Hinman, M. G., Wright, B. V., Scofield, E. W., Lundgren, E. A., & Stager, J. M. (2008). Use of accelerometers as a means of quantifying swim training load. ACSM 55th Annual Meeting Indianapolis, Presentation Number, 2121.

This study determined if a commercially available accelerometer is capable of assessing swimmer's distance and velocity during an assigned interval training bout. Competitive swimmers (M = 4; F = 2) were fitted with two accelerometers (placed on their right wrist and ankle) while completing a 50, 100, 200, and 400 m even-paced freestyle swim set, as well as a progressive set of 4 x 50 m freestyle swims (i.e. each consecutive 50 m was swum faster). On a separate day, swimmers completed an interval swim training session composed of varying distances and intensities with all bouts timed and recorded by an independent observer. Accelerometer output from this session and the individual regression equations were then given to a third party not present during the training bout. Estimated velocity and distance were calculated and compared to measured values.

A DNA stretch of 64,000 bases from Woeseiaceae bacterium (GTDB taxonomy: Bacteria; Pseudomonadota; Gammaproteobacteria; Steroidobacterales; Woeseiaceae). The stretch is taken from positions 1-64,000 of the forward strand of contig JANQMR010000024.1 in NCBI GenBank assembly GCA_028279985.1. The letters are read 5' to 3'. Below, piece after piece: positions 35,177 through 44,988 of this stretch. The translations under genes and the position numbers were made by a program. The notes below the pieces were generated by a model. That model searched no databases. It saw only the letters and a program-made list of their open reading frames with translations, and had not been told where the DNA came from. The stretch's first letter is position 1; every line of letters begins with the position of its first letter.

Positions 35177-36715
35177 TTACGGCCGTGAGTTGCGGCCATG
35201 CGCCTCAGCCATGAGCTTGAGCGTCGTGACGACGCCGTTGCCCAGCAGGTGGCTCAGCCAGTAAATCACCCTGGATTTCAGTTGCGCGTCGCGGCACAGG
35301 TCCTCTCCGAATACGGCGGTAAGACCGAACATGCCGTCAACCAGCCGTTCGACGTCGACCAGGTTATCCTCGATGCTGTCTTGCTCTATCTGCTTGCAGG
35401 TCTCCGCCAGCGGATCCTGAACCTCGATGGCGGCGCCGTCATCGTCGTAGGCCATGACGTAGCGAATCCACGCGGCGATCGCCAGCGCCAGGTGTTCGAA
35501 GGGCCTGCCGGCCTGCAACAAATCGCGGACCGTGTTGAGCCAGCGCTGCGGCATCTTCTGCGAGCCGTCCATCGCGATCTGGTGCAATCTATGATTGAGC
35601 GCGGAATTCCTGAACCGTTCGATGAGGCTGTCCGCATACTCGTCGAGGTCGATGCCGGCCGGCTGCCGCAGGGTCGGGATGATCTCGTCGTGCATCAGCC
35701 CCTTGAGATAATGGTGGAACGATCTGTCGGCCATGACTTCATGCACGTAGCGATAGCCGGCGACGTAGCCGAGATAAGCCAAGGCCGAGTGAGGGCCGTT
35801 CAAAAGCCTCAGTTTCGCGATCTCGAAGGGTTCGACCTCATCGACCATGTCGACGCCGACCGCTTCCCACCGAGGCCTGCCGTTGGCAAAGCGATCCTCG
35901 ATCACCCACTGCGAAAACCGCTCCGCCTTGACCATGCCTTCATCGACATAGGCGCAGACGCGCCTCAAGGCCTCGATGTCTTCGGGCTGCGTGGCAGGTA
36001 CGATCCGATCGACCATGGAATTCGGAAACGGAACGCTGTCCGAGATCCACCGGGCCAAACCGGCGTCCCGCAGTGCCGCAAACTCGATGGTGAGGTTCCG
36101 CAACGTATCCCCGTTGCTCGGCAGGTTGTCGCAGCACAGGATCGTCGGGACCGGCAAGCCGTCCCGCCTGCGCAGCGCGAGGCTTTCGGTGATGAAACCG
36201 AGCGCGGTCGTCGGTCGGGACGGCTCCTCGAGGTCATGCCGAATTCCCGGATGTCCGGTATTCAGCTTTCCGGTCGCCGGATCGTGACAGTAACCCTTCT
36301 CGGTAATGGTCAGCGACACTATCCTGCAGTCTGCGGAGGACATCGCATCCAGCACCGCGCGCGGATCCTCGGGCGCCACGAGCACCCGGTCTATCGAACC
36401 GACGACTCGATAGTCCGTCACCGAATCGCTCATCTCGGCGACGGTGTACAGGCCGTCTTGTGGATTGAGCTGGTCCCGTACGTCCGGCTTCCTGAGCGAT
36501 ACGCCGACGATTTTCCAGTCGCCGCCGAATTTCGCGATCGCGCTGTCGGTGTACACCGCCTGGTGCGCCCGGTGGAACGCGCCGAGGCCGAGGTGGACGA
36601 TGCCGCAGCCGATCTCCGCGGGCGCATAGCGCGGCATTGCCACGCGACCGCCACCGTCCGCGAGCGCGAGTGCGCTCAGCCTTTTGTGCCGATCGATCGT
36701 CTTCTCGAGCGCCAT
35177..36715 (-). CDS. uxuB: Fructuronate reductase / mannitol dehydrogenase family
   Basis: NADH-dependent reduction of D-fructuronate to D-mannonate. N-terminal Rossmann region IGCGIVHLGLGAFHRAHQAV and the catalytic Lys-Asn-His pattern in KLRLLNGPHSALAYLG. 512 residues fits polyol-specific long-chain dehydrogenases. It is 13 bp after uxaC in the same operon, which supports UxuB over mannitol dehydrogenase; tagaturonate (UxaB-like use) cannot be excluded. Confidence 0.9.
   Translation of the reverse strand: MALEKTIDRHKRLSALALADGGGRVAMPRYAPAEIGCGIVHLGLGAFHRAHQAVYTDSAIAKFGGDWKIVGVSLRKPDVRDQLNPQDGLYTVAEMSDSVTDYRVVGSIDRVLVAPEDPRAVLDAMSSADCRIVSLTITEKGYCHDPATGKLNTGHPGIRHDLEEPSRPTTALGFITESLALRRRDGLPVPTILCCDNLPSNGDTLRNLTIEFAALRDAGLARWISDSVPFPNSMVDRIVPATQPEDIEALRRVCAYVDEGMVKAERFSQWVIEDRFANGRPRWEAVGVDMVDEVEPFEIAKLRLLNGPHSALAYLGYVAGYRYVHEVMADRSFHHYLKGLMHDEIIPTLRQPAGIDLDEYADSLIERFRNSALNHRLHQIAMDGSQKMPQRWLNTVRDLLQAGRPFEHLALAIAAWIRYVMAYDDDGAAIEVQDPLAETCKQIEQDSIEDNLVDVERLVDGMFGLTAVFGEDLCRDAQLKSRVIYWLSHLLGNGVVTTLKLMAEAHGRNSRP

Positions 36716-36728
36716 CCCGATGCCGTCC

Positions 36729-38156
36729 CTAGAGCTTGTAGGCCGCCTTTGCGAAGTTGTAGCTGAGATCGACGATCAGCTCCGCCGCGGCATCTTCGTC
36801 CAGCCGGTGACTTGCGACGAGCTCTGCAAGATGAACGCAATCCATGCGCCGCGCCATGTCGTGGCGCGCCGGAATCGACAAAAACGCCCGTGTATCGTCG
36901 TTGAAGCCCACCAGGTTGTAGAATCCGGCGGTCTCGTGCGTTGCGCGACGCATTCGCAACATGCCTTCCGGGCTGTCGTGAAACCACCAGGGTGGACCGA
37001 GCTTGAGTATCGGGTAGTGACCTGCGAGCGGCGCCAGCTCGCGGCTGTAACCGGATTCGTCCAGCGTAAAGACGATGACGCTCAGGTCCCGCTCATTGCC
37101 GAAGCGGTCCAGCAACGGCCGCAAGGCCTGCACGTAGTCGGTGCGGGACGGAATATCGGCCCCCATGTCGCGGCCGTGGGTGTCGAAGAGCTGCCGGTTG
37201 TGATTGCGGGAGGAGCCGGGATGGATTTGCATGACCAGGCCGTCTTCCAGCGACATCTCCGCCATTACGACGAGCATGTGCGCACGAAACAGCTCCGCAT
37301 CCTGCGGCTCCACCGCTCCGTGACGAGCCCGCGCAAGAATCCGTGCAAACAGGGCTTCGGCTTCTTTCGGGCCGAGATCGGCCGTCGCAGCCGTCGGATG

Linear equations using accelerometer output to calculate swim distance and velocity. The correlation between actual and predicted swim bout distance was high (r = 0.97) as was the correlation for swimming velocity (r = 0.97).

Implication. Activity monitors could produce a better appreciation for the content of a swimmer's training session than current "eye-balling" techniques.

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